Uterine Artery Embolisation for Management of Refractory Postpartal Haemmorhage
Management of Postpartal Haemorrhage (PPH) refractory to medical management continues to be a formidable condition, further compounded by unstable haemodynamic condition and associated coagulopathy, usually associated with this condition. Though surgical exploration is the usual therapeutic option for such patients, selective pelvic arterial embolisation is gaining the popularity in view of its safety and efficacy profile. Uterine preservation further adds to its advantages.
We present our experience of managing 5 such patients with Uterine Artery Embolisation (UAE). The current status of UAE as therapeutic modality for management of refractory PPH is discussed.
Postpartum haemorrhage (PPH), the loss of greater than 500 ml of blood following vaginal delivery or 1000 ml of blood following caesarean section, is the common cause of perinatal maternal death and is a major cause of maternal morbidity worldwide . Uterine atony and retained placental tissue are the leading underlying aetiologies and the management modalities comprise of bimanual massage, removal of placental tissue and use of uterotonic agents. Refractory cases may require surgical intervention, which itself poses the procedural risk on already unstable postpartal women . There is a constant search for the therapeutic modalities which are useful for refractory PPH, short of surgery.
We present our experience on use of uterine artery embolisation (UAE) for managing refractory PPH in 5 patients managed at our centre. The present status of this modality for managing PPH is discussed.
The data originates from the obstetrics unit and intervention radiology centre of a tertiary care referral hospital at a multispeciality hospital and research centre in South India between January 2009 and December 2010. The patients with severe atonic PPH, refractory to uterine massage and administration of oxytocin and PGF-2 α, were enrolled after stabilisation of haemodynamic parameters and transfusion of required blood components. After taking written informed consent for enrolment and the procedure, the initial evaluation includes a quick assessment of blood volume loss, examination of genital tract for trauma/lacerations, presence of Disseminated Intra-vascular Coagulation (DIC). The decision to perform UAE was based upon persistence of active bleeding despite initial measures, deterioration of hemodynamic status and presence of DIC as a contraindication for surgical intervention.
The procedure of UAE comprised of digital subtraction angiography performed by a vascular radiologist. A unilateral right femoral approach was used and a 5-French femoral arterial introducer was inserted. Initial aortoiliac angiography was performed in all patients to detect the site of bleeding from the pelvic arteries. Contralateral internal iliac angiography was then performed. Highly selective angiography of the uterine artery was attempted in all patients except in the presence of uterine artery spasm. The ipsilateral internal iliac artery and uterine artery were also catheterized with the same catheter and via the same puncture site. Pledgets of absorbable gelatin sponge (Gelfoam; Upjohn, Kalamazoo, MI), approximately six for each side, were introduced under radioscopic control. Post-embolization angiography was performed to confirm the absence of residual extravasation of contrast agent.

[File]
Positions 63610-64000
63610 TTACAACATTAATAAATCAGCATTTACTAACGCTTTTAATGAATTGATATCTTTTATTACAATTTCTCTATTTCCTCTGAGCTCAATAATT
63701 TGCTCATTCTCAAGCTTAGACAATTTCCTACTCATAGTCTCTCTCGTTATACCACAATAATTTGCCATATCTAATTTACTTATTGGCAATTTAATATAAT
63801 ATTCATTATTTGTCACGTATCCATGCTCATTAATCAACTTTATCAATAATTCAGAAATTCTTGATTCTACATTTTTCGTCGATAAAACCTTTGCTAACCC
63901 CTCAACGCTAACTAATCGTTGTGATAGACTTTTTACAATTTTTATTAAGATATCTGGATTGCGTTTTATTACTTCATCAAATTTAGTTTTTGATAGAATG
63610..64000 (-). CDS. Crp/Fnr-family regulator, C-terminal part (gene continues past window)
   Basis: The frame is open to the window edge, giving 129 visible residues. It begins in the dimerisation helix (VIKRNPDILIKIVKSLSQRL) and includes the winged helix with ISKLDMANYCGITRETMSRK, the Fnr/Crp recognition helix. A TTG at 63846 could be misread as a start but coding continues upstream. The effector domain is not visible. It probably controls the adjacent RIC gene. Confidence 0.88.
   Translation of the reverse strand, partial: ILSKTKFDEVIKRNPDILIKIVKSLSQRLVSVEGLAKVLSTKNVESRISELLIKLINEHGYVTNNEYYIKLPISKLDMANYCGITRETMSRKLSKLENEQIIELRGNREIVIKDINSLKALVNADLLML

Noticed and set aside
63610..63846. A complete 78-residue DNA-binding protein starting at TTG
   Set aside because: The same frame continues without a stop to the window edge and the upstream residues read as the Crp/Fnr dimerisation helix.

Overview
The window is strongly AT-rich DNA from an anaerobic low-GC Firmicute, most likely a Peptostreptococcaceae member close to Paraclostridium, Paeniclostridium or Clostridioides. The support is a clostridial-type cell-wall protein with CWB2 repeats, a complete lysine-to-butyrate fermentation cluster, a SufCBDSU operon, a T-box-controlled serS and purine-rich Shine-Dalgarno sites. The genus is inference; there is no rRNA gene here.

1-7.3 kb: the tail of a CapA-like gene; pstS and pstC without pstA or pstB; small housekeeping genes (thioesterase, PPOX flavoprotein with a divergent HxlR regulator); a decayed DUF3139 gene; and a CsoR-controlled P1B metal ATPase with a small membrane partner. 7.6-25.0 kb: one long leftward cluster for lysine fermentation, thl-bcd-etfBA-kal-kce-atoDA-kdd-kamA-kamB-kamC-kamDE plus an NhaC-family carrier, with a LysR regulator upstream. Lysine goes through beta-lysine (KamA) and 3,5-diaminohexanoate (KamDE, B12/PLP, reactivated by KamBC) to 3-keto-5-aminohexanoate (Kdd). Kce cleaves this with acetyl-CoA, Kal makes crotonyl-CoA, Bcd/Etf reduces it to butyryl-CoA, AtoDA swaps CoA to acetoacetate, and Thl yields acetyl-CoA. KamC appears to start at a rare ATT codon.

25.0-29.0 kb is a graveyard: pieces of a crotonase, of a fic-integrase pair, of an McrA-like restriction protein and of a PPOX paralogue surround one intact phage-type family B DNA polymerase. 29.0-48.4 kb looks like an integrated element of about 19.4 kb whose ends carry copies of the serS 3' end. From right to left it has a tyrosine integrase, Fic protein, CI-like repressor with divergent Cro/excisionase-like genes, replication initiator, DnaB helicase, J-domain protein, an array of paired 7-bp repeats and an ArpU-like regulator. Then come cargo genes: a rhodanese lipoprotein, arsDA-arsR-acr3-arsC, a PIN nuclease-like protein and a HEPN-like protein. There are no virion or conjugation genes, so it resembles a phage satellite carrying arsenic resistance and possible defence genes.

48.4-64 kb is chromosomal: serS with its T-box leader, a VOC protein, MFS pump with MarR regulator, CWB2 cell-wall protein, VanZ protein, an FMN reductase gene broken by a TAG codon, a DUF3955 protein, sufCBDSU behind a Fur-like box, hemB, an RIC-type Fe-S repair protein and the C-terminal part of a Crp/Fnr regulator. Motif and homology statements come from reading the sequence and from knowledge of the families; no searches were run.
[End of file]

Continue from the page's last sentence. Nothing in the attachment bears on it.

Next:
Complete cessation of PPH was the primary outcome measure. The patients were observed for signs of vascular trauma and internal haemorrhage for the 7 to 14 post-operative days in hospital. The patients were reevaluated at 6 weeks and one year after the procedure for long term procedure related complications. The secondary outcome measures evaluated were pain, post procedure weakness of lower limbs, pattern of menstrual cycle and future fertility.
The results were depicted as descriptive statistics. The study was approved by the ethics committee of our institute.
During the study period, 5 patients with severe atonic PPH were enrolled. The relevant clinical details of the patients are depicted in [Table/Fig-1]. The age of patients ranged from 19 to 35 years and all of them were primigravida. All of them had delivered a live newborn by vaginal route. The pre-embolisation therapies in all 5 patients include oxytocin, PGF2 α and PGE1. The mean hemoglobin observed in the patients was 4.84 g/dl (range 3.5 to 6.8 g/dl), the platelet count ranged from 75,000 to 1,40,000 per cmm and 2 of them had the deranged coagulation parameters suggestive of DIC. All patients required variable volume of blood component transfusion for ongoing blood loss prior to embolisation. 2 of the 5 patients required endotracheal intubation and assisted ventilation secondary to haemodynamic instability. The mean interval between the onset of bleeding and the procedure of embolisation was close to 4 hours and the time required for the complete procedure was 40 to 50 minutes. The primary outcome was achieved, the bleeding completely resolved in all 5 patients. There were no intervention related complications observed in any of the patients. The requirement of intensive care monitoring ranged from 2 to 4 days and total hospital stay varied from 8 to 14 days. Post-operatively, one patient complained of transient weakness in right leg and one developed vulval haematoma. None of the patients had fever or abdominal pain. The examination in the follow up at 6 weeks and one year after the procedure revealed no significant long term complications. One patient conceived 11 months following the procedure. None of the patients reported any alteration in the menstrual regularity or blood loss during follow up.